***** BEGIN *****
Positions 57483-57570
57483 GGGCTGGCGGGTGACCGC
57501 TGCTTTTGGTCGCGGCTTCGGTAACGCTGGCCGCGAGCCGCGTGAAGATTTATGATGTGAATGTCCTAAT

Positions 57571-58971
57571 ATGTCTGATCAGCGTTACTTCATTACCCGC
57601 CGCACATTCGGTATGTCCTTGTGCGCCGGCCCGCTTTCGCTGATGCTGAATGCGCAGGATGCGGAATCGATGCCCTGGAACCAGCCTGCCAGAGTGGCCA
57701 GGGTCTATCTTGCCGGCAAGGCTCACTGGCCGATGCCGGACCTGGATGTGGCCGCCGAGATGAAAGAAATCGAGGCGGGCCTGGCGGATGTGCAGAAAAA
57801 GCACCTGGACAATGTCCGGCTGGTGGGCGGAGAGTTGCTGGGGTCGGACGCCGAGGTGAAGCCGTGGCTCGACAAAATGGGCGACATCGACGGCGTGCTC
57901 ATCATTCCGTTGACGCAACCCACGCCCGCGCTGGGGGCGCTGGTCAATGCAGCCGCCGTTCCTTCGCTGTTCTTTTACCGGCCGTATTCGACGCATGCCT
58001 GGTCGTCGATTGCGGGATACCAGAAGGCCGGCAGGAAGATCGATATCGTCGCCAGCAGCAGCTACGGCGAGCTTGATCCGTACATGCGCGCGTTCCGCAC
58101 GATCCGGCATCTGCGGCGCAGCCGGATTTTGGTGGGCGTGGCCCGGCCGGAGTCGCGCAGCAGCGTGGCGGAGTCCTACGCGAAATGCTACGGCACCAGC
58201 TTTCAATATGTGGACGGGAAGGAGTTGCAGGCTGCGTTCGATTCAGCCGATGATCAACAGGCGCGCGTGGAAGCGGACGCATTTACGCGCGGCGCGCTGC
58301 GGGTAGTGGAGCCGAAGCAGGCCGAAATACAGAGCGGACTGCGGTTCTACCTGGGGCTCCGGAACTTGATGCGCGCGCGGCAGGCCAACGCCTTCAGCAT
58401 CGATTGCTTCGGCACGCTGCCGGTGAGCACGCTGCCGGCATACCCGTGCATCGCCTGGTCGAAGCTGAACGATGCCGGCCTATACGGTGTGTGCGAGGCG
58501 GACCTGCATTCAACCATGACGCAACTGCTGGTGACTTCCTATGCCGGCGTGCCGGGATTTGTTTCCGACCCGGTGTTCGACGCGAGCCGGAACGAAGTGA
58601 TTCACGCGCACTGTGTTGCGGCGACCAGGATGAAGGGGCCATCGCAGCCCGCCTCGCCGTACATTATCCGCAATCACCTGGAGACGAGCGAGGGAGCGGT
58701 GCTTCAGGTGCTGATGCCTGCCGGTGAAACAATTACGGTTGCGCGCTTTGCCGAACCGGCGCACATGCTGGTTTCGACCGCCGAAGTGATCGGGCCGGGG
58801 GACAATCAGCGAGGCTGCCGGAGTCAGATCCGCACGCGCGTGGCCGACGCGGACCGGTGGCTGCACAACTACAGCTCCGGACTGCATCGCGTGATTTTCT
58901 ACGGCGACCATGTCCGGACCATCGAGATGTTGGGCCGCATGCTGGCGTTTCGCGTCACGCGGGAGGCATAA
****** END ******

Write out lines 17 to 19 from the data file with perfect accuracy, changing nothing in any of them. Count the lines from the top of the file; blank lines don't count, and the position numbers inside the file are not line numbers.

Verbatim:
58701 GCTTCAGGTGCTGATGCCTGCCGGTGAAACAATTACGGTTGCGCGCTTTGCCGAACCGGCGCACATGCTGGTTTCGACCGCCGAAGTGATCGGGCCGGGG
58801 GACAATCAGCGAGGCTGCCGGAGTCAGATCCGCACGCGCGTGGCCGACGCGGACCGGTGGCTGCACAACTACAGCTCCGGACTGCATCGCGTGATTTTCT
58901 ACGGCGACCATGTCCGGACCATCGAGATGTTGGGCCGCATGCTGGCGTTTCGCGTCACGCGGGAGGCATAA